But even though I was no expert, I felt it.  And I felt that this piece of art, maybe more than others, had a special significance. I was in Greece once, and I saw then that the Acropolis was being eaten away by pollution and weather.  And you know acid rain has pitted the architecture of Rome, and da Vinci paintings have to be viewed from behind protective glass. The pyramids have eroded, nothing compared to what they once were.  Angkor Wat is half-digested by jungle, every year paintings are stolen or lost in fires. Statues with their arms knocked off. But when every piece of human art has been lost or forgotten or covered with the soot from torches or erased by rain and wind, this amateur rock garden, six kilometers from the Authority's Copernicus base, would remain.

            Here there was no wind, no rain, no pollution, not even any artificial light.  The chance of a sizable meteor hitting this particular spot was virtually zero for the rest of human history. Stray micrometeoroids would do no more than to eventually soften its pointed edges.  This piece of art would remain here when all of humanity had become extinct or evolved into something unrecognizable.  This was art for eternity, while all else changed. Well, unless someday they decide to terraform the moon.  But maybe even then they would put this section under a dome first.

            "Damn shame, huh?" said Paden.  "Kivett getting himself killed that way, now that it's done.  Hard to think of him making such a stupid mistake.  He knew his explosives.  Not that you'd naturally draw that conclusion, looking at this."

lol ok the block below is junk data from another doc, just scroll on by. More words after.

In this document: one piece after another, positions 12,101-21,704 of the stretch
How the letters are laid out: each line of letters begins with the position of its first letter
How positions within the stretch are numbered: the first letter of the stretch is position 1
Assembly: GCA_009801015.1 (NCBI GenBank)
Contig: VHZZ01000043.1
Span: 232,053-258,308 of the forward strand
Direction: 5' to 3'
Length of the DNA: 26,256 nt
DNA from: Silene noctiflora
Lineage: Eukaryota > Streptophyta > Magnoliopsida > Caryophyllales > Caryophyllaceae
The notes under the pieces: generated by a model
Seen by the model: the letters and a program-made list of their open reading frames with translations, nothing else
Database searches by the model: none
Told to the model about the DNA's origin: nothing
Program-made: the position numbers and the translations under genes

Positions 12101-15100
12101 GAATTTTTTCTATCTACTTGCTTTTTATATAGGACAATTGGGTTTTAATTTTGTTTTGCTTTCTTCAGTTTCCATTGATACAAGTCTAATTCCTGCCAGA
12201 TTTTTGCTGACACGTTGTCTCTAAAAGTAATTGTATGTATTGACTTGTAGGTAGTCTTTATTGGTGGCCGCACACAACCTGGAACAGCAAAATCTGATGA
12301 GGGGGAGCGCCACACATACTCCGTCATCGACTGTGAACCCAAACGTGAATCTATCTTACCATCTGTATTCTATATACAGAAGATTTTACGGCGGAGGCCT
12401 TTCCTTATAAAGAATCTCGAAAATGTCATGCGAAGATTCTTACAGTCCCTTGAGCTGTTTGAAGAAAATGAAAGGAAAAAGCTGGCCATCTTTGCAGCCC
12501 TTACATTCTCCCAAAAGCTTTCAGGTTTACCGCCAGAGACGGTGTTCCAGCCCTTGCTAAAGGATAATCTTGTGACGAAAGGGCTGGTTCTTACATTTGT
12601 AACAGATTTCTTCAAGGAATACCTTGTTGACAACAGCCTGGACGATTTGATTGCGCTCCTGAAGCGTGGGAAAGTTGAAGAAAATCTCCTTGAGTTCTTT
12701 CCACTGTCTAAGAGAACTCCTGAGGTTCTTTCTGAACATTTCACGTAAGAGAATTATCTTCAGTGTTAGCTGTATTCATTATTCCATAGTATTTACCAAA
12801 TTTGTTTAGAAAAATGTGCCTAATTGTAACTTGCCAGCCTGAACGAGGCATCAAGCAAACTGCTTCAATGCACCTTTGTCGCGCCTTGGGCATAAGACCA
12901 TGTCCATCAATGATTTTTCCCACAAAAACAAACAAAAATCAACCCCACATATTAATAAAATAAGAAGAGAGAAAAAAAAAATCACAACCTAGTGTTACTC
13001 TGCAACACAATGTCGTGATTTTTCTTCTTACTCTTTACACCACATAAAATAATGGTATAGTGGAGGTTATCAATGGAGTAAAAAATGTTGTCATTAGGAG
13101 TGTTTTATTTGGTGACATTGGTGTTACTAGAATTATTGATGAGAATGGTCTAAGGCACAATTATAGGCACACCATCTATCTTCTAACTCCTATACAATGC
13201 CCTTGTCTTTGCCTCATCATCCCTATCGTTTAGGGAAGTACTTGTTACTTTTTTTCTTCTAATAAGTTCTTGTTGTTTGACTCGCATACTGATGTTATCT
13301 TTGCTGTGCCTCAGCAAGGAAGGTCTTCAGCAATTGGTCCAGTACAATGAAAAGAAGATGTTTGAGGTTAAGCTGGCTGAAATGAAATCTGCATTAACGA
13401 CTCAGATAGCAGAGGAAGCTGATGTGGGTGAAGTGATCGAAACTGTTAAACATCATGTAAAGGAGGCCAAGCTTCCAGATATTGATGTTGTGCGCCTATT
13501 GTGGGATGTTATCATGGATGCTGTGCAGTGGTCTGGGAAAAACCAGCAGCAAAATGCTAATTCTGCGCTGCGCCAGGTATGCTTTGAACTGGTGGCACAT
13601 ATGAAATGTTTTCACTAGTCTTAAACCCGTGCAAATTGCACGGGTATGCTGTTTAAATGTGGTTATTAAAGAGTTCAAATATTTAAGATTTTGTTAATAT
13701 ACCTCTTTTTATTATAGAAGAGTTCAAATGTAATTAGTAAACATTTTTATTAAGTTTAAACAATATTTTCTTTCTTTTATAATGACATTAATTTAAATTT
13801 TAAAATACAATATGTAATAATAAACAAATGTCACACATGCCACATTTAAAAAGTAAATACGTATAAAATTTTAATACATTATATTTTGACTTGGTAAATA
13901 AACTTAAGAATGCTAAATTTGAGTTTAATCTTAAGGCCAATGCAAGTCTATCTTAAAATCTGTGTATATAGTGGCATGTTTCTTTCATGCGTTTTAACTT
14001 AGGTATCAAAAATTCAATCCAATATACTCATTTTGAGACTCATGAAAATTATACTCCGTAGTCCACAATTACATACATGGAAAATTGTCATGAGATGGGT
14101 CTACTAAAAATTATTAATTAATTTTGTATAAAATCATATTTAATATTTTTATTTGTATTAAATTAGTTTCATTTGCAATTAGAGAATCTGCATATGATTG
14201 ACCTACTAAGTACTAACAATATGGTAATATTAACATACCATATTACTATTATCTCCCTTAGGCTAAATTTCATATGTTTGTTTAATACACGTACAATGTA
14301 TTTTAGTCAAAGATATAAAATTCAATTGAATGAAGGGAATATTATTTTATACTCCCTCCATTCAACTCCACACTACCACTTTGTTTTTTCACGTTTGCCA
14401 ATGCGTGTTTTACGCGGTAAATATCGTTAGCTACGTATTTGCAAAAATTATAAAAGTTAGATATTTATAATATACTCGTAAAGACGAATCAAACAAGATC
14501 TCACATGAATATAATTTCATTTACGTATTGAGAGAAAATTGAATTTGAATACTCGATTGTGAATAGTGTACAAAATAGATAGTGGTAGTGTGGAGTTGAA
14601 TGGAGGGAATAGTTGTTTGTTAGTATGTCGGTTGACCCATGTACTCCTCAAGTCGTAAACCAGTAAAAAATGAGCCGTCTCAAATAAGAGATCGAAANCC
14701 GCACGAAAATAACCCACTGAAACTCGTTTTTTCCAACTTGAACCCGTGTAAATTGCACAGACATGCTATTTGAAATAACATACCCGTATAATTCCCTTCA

"That's just the kind of mistake that'll do you in," said Janny.  "A stupid one.  But no one knows exactly what happened.  You were up there when it happened, right, Shadow?"

            "Yes, yes, I was. I was there.  But not too near.  I didn't see it.  I wasn't close enough."  I didn't look at him.  I knew they couldn't see my face any more than I could see theirs, but I wondered if they could hear the defensiveness in my voice.

            Kivett was gone, and according to the LUCA press release the garden would not be altered by Human hand again.  After the garden had gotten such great press, and especially now that Kivett was a martyr -- a "Lunar van Gogh," said Time, which was more than a little stupid but heartfelt -- the LUCA was terrified of being accused of not showing the proper respect.  It was trying hard to attract investors, after all, and a touching local story like this was all that they could want.

            "Well, I'd better go," Paden finally said.  "You coming, Janny?  Shadow?" He and Janny turned away from the garden, and began to lope back towards the buggy.

            I waved them off. "I'll walk back."

            "Suit yourself," said Paden.  He and Janny swung into the buggy, and with a lurch and a spurt of dust they headed back towards the base.

            I remained there for a little while longer, until they were out of sight, and then I walked to the very edge of the rock garden, to a narrow shelf of rock, like a final stair overhanging the level powder of the garden.  And then I carefully put one booted foot down in that smooth powder. When I lifted my foot again, there it was: one clear, immortal bootprint.

This story originally appeared in Fusion Fragment.